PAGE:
Masses and prayers in Buddhist temples blocked in Bangkok
Due to the pandemic, public Masses have not been celebrated for two months. The lockdown might last until the end of May. The faithful are getting used to the "new normal" with online Masses. Buddhist prayers in temples have also been put on hold, not the distribution of food to the poor. The unemployed form long lines.
Bangkok (AsiaNews) – For the Archdiocese of Bangkok, tomorrow may be the first day in which Masses could be open to the public, after almost two months of lockdown due to the pandemic.
Card Francis Xavier Kriengsak Kovidhavanij had announced on 20 March that open Masses were cancelled on weekdays and holidays until 4 April.
However, due to the ongoing health crisis and the curfew imposed by the government, public masses were postponed to 31 May, with the possibility they might resume around 18 May.
For the past two months Catholics have had to pray at home – usually the rosary – and follow Mass on social media, including on Sundays.
Some Catholics set themselves the task of reaching one million Hail Marys for coronavirus victims.
Everyone who starts to pray has been invited to find ten friends to join the prayer marathon. Mostly people though simply follow the Mass or rosary online.
Fr Joseph Chanchai Tiewpaingam, parish priest at the St Louis Catholic Church in Bangkok, celebrates Mass every day and sends the video of the service to the members of his parish.
He regularly calls on them to be disciplined and get used to this the new “normal" of living with the coronavirus. This includes: following Mass online, respecting social distancing (1.5 metres), always wearing a mask, making spiritual communion, receiving the blessing, staying at home, holding no banquets or celebrations, and taking care of the sick and the elderly.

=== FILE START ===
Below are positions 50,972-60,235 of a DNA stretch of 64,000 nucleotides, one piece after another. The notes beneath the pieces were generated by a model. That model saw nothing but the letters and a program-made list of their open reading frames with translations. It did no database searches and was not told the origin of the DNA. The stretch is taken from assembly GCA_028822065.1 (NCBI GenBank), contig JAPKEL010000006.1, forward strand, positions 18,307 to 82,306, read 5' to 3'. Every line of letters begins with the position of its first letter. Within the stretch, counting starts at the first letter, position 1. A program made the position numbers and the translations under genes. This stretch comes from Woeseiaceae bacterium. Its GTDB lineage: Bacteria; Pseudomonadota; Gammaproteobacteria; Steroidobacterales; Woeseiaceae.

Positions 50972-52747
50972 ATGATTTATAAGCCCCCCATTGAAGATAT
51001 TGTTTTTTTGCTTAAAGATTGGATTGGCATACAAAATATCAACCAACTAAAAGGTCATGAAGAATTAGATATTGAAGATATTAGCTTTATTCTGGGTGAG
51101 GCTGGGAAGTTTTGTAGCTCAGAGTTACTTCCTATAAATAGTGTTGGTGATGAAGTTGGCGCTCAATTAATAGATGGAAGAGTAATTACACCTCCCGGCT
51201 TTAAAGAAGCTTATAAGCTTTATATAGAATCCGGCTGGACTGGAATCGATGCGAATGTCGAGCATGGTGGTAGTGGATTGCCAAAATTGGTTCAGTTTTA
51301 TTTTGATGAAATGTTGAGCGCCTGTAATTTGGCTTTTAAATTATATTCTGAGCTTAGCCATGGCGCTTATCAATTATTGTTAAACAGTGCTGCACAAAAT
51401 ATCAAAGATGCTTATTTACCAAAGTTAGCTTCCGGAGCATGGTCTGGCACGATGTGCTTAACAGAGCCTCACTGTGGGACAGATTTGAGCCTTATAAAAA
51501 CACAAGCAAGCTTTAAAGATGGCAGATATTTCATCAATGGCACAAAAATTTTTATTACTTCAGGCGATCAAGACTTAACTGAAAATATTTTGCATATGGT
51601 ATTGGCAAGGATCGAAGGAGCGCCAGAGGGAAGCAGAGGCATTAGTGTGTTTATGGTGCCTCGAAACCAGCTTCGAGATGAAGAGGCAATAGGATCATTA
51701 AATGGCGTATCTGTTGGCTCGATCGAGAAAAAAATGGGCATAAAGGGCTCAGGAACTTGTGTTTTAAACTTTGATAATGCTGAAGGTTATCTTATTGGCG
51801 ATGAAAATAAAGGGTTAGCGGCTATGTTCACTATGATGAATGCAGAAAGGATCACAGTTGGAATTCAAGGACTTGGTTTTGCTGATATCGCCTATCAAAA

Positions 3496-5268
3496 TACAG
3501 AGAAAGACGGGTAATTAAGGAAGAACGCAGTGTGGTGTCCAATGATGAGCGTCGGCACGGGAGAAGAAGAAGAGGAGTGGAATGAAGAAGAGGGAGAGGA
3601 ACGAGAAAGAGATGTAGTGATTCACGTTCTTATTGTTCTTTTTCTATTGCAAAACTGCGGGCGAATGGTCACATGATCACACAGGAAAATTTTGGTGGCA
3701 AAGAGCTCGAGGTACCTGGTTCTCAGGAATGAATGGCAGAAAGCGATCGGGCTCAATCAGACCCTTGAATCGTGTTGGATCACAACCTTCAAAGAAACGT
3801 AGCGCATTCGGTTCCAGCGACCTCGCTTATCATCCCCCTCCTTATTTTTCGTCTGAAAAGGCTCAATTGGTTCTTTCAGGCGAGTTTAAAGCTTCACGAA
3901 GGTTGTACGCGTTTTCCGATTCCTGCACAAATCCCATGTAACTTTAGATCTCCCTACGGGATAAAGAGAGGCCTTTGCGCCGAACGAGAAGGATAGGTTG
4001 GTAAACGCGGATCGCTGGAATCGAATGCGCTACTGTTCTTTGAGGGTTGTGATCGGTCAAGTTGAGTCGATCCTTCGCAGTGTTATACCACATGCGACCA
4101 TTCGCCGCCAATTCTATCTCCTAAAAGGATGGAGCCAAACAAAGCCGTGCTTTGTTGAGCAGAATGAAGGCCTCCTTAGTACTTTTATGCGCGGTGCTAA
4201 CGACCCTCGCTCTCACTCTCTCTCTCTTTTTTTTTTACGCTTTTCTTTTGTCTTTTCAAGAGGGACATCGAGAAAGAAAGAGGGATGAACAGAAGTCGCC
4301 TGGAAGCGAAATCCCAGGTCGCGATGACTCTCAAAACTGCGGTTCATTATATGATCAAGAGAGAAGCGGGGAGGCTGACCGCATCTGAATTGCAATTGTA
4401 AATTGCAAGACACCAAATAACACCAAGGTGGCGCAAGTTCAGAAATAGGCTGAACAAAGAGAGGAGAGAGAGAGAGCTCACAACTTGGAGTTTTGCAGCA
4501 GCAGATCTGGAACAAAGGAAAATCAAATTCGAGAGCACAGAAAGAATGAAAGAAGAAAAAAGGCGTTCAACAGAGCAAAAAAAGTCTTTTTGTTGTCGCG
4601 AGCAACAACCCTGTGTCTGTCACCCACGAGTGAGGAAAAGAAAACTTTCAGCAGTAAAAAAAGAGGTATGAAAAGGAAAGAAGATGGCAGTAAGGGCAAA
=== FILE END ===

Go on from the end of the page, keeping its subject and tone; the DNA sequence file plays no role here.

Buddhists, who represent 95 per cent of the Thai population, also closely follow lockdown rules. The country's supreme Buddhist patriarch, Somdet Phra Sangharaja, gave indications to the faithful to strictly follow government regulations.
On 25 March, he led a prayer ceremony at the Wat Ratchabophit Sathit Maha Simaram Ratcha Wora Maha Wihan temple, to encourage and bless Thailand’s population during the coronavirus pandemic.
He also instructed every Buddhist temple to take care of all those who have economic problems after losing their jobs.
Sometimes, police have stopped food distribution because thousands of people line up with no regard for social distancing.
Last month, for example, Wat Don Muang temple in Bangkok had to halt giving out food because a kilometre-long queue had formed (pictured).
In Thailand, at least 27 million people have lost their job due to the pandemic.